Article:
Talking Points – March 2017

STA discussion document with congressional staff for the month of March & April on: Tick Size Pilot, SEC ESMAC & SEC Over Payment Credit Act

Tick Size Pilot Data (“Pilot”) – The Tick Size Pilot has been fully implemented for over four (4) months and has produced much data as reported on and debated in the public domain by numerous firms and entities, including STA. Observations in critical data selection points such as spreads, displayed liquidity, average trade size, volatility and costs have been articulated and general consensus and conclusions are beginning to build. The NMS Plan which governs the Pilot recommends a two-year time frame followed by a period of time to analyze the data and make final decisions. STA recommends that a formal process on interpreting data generated from the Pilot begin November 2017. This process should be led by the SEC with industry participation and could take the form of an Open Roundtable or Working Group. We believe such an initiative will create efficiencies in the final determination on proceeding with any of the criteria found in the three (3) test groups.

SEC EMSAC – STA continues to be supportive of the SEC EMSAC and the recent decision to extend its charter. Additionally, STA recommends that representation on the committee be expanded to retail brokerage firms, derivatives firms, and exchanges with listing companies while still maintaining the composition of “no more than 17 members” included in the charter. STA believes the interconnectedness between markets of different asset classes continues to grow and as equity rule makings are implemented the results more often than not have unintended consequences on asset classes such as derivatives. We believe adding a representative will assist in closing a representation gap we believe exists and in the SEC’s efforts to reform and improve the market structure.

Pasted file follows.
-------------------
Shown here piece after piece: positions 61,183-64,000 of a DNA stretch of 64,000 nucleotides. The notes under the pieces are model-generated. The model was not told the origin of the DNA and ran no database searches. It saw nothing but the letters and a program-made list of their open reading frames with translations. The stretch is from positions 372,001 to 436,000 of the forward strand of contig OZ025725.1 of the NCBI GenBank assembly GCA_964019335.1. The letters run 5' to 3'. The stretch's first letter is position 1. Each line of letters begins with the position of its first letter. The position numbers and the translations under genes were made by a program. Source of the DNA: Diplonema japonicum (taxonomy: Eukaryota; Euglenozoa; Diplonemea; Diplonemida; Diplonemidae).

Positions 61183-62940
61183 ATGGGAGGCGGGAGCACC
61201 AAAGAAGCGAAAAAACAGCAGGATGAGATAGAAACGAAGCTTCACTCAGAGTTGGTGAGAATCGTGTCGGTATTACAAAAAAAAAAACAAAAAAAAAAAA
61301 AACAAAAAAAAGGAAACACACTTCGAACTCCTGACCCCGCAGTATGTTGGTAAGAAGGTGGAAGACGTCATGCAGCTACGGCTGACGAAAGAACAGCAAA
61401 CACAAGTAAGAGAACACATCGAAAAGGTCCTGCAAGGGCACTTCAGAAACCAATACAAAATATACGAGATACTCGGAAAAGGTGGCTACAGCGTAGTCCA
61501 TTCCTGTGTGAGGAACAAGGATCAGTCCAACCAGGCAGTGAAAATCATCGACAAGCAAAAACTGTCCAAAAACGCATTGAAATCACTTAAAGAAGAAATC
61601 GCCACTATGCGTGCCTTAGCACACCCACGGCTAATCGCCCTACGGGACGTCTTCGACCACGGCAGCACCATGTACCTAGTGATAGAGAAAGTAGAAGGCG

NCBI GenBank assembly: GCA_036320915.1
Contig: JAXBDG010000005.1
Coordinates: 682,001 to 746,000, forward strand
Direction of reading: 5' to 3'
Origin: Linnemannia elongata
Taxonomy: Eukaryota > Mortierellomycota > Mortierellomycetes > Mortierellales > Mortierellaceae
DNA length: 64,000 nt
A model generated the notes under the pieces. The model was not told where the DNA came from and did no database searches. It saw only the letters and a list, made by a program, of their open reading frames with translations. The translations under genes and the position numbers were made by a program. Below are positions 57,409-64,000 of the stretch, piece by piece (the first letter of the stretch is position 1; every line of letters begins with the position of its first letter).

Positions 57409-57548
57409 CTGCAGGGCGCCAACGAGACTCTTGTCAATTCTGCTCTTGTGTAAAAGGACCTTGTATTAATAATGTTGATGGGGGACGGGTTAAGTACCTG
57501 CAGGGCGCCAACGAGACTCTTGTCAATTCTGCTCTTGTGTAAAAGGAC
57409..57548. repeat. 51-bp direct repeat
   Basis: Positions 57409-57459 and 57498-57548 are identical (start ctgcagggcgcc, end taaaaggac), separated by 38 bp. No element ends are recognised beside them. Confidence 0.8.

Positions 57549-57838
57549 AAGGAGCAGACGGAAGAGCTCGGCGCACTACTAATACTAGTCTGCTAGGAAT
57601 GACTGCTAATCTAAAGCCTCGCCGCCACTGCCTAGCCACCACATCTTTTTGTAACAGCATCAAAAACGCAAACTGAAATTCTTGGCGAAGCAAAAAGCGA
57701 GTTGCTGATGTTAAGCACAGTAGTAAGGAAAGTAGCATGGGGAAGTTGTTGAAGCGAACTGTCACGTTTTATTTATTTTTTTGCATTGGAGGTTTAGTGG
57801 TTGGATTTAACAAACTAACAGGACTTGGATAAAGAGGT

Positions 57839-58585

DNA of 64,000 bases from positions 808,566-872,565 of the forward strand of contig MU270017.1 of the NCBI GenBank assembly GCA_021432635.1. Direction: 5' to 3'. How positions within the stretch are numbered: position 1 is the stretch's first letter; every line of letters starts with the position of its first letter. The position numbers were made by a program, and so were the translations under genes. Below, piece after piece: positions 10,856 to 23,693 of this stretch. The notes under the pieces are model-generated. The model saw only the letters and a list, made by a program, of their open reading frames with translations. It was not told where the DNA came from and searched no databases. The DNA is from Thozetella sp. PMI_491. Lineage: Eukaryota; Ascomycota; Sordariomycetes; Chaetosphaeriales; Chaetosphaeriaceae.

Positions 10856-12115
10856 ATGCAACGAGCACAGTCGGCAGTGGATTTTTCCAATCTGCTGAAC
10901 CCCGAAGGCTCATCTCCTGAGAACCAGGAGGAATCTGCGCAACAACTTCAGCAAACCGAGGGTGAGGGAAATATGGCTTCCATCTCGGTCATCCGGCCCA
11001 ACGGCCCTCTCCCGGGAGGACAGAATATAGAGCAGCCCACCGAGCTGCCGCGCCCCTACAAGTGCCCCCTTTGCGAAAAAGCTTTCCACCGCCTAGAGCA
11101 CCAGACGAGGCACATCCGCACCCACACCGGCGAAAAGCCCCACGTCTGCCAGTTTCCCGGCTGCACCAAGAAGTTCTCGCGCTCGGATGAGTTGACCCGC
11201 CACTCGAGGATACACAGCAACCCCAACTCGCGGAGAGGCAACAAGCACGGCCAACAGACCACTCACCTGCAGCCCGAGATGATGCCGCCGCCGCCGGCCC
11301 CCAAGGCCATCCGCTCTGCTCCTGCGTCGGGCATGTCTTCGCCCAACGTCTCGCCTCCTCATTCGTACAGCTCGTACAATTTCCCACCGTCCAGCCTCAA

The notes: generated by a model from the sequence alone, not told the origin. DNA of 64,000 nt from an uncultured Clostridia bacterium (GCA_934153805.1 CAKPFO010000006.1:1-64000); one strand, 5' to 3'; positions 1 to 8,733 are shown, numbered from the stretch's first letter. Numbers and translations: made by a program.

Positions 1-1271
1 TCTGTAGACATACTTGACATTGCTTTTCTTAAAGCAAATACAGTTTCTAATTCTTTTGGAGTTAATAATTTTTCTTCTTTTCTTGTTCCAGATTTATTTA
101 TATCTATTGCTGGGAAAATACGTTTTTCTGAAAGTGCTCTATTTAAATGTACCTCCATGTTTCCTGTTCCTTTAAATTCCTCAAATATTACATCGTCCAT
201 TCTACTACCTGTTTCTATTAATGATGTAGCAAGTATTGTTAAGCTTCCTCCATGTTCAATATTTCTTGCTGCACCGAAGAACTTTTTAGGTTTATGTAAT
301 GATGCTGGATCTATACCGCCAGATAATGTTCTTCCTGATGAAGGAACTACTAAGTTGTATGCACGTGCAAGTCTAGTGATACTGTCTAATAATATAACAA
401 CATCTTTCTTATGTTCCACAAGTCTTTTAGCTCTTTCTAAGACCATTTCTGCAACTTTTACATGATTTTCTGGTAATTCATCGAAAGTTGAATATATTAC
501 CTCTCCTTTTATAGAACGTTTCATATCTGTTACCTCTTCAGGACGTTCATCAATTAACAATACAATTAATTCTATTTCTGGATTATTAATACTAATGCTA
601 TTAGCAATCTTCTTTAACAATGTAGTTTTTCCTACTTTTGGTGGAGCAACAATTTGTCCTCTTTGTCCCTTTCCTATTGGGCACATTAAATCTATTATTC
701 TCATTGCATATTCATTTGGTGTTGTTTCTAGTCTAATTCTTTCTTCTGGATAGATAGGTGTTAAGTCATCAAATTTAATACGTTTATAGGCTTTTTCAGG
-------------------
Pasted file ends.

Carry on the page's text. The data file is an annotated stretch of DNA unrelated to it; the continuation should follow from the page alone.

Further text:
SEC Overpayment Credit Act – STA supports a ruling and subsequent mechanism which would allow the SEC to issue credits on overpayments of Section 31a fees (H.R. 1257 and S. 462). STA believes the payment and reconciliation processes between firms and SROs, and SROs and the SEC is adequate but also voluminous. Providing legal authority for the SEC, along with the proper mechanism, to facilitate overpayments is a fair and reasonable request that we believe would improve the market structure. Additionally, STA also recommends a review of Section 31a fees and the burden they place on the equity markets as the only funding mechanism for the SEC. The Dodd-Frank Act in 2010 significantly increased the responsibilities of the SEC and additionally shifted 100% of the responsibility for funding the SEC to entities and investors that pay section 31a fees when buying or selling equities.

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